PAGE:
Kidney Foundation warns African-Americans about diabetes risks
LAKE COUNTY — During African-American History Month, the National Kidney Foundation of Michigan is taking a special effort to spread awareness of a condition which has particularly affected the African-American community: diabetes.
The organization said improving the public's understanding of diabetes is crucial, not only since it afflicts so many people, but because the symptoms of the disease can be devastating; this includes kidney failure, blindness, poor circulation, strokes and numerous other health problems.
"Being mindful about diabetes is very important because it's the most significant way people can prevent Kidney disease," said Mary Hiller, the NKFM communications coordinator. "We're providing programs in at-risk communities and we want to educate people about healthier living. We have four workshops in Muskegon and Norton Shores in February aimed at people who have or are at risk for diabetes."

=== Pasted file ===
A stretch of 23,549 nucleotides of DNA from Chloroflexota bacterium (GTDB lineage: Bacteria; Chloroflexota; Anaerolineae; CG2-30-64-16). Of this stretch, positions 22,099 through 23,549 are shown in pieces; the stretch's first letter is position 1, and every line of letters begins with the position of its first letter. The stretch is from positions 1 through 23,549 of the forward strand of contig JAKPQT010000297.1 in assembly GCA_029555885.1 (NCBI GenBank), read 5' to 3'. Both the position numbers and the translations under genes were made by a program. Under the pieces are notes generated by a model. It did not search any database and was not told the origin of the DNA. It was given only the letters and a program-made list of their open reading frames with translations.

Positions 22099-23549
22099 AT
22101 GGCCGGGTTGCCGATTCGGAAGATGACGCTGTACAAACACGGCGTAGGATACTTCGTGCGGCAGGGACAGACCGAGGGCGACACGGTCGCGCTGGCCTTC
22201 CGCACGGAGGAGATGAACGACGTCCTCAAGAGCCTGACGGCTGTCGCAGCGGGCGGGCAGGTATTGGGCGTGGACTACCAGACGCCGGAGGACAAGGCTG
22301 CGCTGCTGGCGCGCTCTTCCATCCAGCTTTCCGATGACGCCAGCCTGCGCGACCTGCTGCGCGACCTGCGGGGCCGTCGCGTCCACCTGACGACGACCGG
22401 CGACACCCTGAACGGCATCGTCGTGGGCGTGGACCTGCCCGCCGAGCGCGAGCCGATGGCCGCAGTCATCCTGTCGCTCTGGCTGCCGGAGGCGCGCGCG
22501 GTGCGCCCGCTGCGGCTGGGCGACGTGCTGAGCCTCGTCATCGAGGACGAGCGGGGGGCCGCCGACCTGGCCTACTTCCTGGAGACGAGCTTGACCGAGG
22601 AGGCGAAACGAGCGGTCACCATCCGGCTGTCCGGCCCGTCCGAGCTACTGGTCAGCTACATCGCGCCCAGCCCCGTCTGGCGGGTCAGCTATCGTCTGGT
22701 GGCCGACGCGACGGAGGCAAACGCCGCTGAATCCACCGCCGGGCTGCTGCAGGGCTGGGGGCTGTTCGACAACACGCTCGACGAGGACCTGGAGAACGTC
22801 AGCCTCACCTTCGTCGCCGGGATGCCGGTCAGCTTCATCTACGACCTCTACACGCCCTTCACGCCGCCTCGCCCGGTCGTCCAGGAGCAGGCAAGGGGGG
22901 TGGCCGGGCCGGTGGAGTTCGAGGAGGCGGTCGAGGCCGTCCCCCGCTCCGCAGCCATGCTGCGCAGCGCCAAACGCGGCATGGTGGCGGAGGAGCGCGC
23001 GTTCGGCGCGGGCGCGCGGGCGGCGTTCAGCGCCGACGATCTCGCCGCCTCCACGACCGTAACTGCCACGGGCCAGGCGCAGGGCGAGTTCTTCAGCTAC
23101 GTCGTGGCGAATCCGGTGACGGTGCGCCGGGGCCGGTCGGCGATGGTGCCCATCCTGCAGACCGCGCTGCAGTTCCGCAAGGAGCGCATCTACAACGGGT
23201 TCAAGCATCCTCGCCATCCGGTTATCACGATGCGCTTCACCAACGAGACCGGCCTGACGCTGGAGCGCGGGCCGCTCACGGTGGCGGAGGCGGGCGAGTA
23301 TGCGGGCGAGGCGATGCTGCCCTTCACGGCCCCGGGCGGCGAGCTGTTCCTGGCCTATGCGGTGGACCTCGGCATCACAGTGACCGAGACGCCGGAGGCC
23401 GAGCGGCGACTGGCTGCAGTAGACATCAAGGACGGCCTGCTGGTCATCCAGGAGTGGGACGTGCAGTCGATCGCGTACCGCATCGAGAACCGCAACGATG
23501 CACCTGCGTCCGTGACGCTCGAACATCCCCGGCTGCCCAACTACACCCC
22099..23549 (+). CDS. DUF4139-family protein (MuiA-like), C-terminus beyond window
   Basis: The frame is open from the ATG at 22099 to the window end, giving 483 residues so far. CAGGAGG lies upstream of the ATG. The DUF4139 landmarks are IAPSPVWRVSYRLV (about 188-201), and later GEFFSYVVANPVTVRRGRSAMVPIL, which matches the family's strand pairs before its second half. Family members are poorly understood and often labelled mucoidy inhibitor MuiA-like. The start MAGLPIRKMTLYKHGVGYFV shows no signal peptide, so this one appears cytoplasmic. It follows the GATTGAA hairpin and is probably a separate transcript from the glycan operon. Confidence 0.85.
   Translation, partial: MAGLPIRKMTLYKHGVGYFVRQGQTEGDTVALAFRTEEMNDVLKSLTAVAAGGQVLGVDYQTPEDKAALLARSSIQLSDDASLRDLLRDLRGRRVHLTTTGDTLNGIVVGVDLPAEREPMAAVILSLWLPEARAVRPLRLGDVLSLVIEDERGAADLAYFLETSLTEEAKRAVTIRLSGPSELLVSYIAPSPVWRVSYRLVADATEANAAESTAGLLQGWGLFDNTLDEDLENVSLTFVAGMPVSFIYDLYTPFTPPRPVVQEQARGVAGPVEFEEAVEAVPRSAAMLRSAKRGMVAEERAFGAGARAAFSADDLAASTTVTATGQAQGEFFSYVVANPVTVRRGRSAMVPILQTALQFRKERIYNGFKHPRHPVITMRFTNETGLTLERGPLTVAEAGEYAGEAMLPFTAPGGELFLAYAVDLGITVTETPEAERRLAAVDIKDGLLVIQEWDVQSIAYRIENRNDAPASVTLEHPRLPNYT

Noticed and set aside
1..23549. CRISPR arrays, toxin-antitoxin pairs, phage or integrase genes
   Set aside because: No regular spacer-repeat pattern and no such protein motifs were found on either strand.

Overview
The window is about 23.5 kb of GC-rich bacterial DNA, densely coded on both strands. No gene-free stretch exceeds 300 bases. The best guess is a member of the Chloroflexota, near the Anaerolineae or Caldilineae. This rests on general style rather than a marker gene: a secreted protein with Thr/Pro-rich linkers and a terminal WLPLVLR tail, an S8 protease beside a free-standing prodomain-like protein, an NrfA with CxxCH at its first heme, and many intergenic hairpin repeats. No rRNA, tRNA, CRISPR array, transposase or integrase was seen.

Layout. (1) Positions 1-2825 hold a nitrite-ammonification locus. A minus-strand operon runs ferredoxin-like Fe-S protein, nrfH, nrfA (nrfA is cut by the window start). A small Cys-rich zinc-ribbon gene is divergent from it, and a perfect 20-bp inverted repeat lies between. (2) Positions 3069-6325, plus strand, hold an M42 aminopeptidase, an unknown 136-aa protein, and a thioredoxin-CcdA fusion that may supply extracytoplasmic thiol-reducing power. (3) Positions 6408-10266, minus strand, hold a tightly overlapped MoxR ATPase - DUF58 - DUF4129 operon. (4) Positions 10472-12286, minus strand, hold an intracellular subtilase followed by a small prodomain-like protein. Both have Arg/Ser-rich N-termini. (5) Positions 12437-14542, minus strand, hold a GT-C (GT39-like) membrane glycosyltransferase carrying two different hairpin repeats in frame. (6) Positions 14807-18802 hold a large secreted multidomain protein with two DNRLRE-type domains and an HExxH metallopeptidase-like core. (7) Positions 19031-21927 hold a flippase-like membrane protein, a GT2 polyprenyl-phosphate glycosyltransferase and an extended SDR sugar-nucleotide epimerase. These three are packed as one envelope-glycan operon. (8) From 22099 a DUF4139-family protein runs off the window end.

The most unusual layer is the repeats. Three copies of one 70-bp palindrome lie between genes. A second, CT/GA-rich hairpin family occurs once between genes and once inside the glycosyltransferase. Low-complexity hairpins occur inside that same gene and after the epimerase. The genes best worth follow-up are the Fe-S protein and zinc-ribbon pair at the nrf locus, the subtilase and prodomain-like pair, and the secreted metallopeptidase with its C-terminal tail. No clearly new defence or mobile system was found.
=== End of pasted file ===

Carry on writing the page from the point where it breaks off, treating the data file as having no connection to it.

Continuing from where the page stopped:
The NKFM specifically chose February to get the word out due to it being African-American History Month. People of African-American heritage have a far higher likelihood of developing diabetes.
"African-Americans are twice as likely to develop diabetes as their Caucasian counterparts," explained Hiller. "This is due to health disparities which exist in certain communities and more African-Americans having a family history of diabetes."
NKFM officials want to remind the public the best way to combat diabetes is to prevent it. Changes in lifestyle can make all the difference, even in individuals genetically predisposed to the disease.
"You can adopt a healthy and balanced diet with lower fat items and more fruits and vegetables," said Hiller. "You can also be more physically active. We encourage people to get exercise or perform physical activity for at least 30 minutes a day, five days a week."